She married when she was 18 to a man who was 42 and they had three children before he died and left her a widow when she was 29. My mother told me the story of their wedding when my grandfather, Ben, came to get her with his friend in a horse carriage with a brown horse and a brown lap blanket. Her parents gave her a bouquet of flowers as she left home and Ben’s friend asked him, “Where did you find this pretty little thing?”

Here are some pictures of her, probably around the time she was widowed. She is on the left in the first one and the right in the second one.

Here she is with her sister-in-law, Grace.

Mommie Dude was the grandmother who always said, “Let’s go do something!” If she had been a better driver, we might have had bigger adventures. She had an innocence about her that belied the strength it took for her to raise three kids in the depression and to get through the war years. Her life wasn’t easy, but I still remember her laugh.

My grandfather, Ben, was in business with his father in Ardmore, Oklahoma, running wagon yards until there was no need for them anymore. Wagon yards were places where people stayed with their horses and wagons when they came to town, kind of an early day motel. As cars took over the roads, they became obsolete and my grandfather’s family sold their main yard to a lumber yard while they kept the house. I grew up visiting the house that he lived in, across from Central Park in Ardmore, because my aunt and uncle lived there for many years. My mother once drew me a sketch of the interior and exterior of the house, remembering every detain even though she was in her 80s at the time.

I know that my grandfather worked for the telephone company, stringing the phone lines. When he got Bright’s Disease, he made sure my grandmother would have some income by setting her up in a neighborhood grocery store. But, what was he like before he met her? I have a very few pictures that give me some clues. Here he is at picnics with friends. In the first picture, he is in the suit. In the second, he is standing.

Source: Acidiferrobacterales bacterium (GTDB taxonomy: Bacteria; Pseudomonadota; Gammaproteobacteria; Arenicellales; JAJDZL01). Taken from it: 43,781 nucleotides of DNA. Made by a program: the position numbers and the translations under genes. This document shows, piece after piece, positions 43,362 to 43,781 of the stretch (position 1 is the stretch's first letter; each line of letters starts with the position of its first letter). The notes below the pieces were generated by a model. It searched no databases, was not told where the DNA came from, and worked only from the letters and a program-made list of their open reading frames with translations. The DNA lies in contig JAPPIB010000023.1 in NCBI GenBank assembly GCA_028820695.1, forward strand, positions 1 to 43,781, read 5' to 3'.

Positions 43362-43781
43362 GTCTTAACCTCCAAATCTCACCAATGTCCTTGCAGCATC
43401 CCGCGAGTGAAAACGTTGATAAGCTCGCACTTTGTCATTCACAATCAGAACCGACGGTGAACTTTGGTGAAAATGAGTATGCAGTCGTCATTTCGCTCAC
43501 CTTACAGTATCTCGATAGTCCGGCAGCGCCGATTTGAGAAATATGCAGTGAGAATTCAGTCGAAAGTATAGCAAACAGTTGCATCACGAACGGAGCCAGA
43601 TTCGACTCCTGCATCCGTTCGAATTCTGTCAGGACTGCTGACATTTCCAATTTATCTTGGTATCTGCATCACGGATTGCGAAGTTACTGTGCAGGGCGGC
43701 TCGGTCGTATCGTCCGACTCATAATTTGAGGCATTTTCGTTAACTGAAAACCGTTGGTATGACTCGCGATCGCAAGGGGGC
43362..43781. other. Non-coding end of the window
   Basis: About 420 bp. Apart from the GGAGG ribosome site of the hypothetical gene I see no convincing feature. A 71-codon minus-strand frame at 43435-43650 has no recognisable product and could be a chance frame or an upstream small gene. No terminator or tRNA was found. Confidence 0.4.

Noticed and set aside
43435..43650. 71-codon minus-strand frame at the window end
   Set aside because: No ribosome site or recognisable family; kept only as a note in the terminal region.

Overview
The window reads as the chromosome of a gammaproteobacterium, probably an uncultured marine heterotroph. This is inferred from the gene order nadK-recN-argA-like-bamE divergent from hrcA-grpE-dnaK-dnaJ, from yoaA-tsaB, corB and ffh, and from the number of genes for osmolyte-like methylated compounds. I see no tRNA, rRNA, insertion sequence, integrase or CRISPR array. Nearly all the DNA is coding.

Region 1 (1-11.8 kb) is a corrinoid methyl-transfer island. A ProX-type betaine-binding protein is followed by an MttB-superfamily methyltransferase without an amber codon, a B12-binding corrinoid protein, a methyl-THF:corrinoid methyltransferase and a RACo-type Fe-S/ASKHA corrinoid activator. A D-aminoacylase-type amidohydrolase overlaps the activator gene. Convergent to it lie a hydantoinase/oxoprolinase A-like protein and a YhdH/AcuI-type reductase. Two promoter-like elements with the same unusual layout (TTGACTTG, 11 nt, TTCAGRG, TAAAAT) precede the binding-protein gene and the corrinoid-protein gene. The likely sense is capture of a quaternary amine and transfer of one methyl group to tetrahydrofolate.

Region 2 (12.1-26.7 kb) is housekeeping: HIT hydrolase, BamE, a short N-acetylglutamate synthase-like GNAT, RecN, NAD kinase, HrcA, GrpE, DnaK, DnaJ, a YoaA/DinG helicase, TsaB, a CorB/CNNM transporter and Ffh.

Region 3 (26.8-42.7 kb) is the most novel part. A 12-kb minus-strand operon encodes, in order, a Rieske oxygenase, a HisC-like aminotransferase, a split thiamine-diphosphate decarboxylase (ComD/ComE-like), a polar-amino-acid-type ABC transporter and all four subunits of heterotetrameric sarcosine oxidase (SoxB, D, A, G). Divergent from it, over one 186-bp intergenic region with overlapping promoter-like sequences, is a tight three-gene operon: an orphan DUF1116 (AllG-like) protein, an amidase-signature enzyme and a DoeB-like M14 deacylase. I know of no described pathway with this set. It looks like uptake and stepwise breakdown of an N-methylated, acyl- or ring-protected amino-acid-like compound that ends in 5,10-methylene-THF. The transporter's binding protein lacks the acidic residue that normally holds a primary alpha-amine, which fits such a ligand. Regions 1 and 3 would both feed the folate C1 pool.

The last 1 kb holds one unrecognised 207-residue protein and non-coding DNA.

My grandparents must have married around 1905, so all these pictures were before that. He is shown here swinging some young ladies and with a group of friends (he is in the middle).

This one is my favorite. He may have been married by this time as he posed with his lodge brothers. He is in the middle, fourth from the left. I have no idea what this event was, but what in the world is the crazy bride creature in the back row?

This must be the group he is shown with.

The only other clues I have to my grandfather Ben are some of his textbooks, which show me more about what school was like back then. I can tell that he was fun loving and well liked. And my grandmother must have been pretty special to catch this popular bachelor.

Why are these stories so important? They are links to my history that connect me to my relatives and help me to understand who and why I am. They teach me that I need to make sure my own grandchildren know stories about their grandfather who died when the oldest was just a year old. They can look at lots of pictures, but they need to know his humor and his love of people and family.

There’s something about having a relationship with family you never knew or finding out new things about the ones you did that help you complete the picture you have of them and of yourself. History is all of our stories and it helps to understand how we fit into the continuum of events and lives.

I hope you find a clue to your own history like the marriage license that cause you to ask the questions and find links to your own story. It’s a comforting feeling to know your family and its history.